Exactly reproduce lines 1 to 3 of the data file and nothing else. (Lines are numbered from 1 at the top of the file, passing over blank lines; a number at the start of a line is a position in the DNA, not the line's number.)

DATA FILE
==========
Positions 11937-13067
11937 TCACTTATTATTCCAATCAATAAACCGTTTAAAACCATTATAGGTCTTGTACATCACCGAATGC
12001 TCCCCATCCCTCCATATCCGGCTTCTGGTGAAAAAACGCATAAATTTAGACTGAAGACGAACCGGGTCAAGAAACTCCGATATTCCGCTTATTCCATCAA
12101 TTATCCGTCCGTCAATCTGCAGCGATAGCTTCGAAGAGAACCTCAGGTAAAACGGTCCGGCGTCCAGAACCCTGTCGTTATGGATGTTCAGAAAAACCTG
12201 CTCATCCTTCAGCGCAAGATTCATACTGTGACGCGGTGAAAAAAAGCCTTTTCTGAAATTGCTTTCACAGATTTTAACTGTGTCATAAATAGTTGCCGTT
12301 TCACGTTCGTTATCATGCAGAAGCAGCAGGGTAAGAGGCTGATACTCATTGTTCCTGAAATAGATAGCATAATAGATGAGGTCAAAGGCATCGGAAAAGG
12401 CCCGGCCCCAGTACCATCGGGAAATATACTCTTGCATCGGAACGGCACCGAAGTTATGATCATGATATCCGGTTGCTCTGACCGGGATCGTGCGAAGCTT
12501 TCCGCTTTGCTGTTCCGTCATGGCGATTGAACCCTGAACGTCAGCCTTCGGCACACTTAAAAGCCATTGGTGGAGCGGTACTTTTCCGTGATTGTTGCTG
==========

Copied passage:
Positions 11937-13067
11937 TCACTTATTATTCCAATCAATAAACCGTTTAAAACCATTATAGGTCTTGTACATCACCGAATGC
12001 TCCCCATCCCTCCATATCCGGCTTCTGGTGAAAAAACGCATAAATTTAGACTGAAGACGAACCGGGTCAAGAAACTCCGATATTCCGCTTATTCCATCAA